The Mexican government said it will take legal measures to stop an auction of pre-Hispanic artifacts by Sotheby’s New York auction house. The National Institute of Anthropology and History (INAH) said the artifacts are part of Mexico’s cultural history and should not be sold.
The online auction “Art of Africa, Oceania, and the Americas” began on May 11 and lists 26 Mesoamerican items available for bidding. The auction closes on Tuesday.
The most valuable of the Mesoamerican pieces is a Mayan stone carving from A.D. 550 to 950 with a starting price of US $38,000. The piece belongs to the Albright-Knox Gallery and is expected to sell for as much as $70,000.
Sotheby’s describes it as an artifact that probably represents a ritual effigy of equipment used in the Mesoamerican ballgame, in this case an axe.
A Maya orangeware pottery vessel depicting a cormorant, dated between A.D. 250 and 450, has a starting bid of $30,000 and is predicted to be worth as much as $60,000.
An Olmec serpentine head from 900 to 300 B.C. is expected to fetch between $5,000 and $7,000.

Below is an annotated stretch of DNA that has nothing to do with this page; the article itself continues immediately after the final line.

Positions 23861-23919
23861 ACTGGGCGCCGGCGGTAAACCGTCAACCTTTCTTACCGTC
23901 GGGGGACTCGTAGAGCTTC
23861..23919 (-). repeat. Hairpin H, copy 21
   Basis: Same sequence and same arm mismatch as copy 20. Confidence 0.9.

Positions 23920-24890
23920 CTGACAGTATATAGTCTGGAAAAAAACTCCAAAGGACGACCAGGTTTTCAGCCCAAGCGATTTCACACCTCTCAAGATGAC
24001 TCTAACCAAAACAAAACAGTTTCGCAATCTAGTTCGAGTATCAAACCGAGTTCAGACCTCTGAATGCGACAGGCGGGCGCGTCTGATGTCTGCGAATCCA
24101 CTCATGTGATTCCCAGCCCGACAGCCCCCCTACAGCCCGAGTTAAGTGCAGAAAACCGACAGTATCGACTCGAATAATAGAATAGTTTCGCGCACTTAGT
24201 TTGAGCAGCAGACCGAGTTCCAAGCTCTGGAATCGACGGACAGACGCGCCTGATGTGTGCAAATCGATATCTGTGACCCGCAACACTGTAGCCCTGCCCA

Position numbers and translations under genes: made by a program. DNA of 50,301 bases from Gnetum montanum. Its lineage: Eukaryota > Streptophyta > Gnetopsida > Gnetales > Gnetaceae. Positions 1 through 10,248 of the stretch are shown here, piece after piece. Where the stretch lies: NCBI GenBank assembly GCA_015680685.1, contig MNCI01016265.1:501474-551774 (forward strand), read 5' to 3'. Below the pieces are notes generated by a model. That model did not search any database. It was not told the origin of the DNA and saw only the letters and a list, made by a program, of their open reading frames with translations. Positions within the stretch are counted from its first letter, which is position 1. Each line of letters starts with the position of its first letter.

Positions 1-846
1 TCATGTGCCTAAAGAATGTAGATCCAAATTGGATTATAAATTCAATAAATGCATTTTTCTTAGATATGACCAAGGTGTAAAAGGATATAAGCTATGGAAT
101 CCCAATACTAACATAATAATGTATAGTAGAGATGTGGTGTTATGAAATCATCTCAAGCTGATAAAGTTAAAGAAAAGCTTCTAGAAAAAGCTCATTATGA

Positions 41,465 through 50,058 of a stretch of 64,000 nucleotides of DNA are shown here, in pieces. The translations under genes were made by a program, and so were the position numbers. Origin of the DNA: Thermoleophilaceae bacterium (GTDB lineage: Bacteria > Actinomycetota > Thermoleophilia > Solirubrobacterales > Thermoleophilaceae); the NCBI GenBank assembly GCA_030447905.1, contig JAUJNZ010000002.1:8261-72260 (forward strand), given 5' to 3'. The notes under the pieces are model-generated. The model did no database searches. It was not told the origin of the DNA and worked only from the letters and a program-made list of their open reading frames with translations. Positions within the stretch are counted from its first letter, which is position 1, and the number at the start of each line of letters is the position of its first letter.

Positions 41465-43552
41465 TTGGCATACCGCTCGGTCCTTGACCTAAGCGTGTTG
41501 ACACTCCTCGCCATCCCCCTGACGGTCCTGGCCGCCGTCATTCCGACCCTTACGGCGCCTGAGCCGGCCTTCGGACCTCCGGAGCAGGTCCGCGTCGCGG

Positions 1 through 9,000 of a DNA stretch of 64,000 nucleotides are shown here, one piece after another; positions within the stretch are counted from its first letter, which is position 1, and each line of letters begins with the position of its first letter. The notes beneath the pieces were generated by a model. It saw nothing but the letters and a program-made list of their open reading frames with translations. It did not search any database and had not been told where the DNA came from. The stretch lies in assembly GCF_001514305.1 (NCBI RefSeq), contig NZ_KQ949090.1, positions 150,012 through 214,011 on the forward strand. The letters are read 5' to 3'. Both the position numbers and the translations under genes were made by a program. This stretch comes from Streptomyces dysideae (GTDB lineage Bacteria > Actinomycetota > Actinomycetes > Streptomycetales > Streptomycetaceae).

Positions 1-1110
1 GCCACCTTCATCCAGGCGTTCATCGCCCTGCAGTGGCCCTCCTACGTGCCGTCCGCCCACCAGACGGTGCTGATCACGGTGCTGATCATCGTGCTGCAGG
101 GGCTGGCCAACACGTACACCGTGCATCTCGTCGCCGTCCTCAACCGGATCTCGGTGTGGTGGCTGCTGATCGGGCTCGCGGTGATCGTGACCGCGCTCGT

In the Sotheby’s catalogue, most pieces include a brief description of their origin but it is not clear when or under what conditions they were removed from Mexico.
INAH reported the auction to Mexico’s Attorney General’s Office and requested diplomatic and legal assistance from the Ministry of Foreign Affairs and Interpol.
In February, a similar auction took place at Christie’s auction house in Paris. It included 33 artifacts that Mexico said were part of its cultural history. Despite actions by the INAH and the Mexican government, the auction went ahead and 27 of the pieces were sold.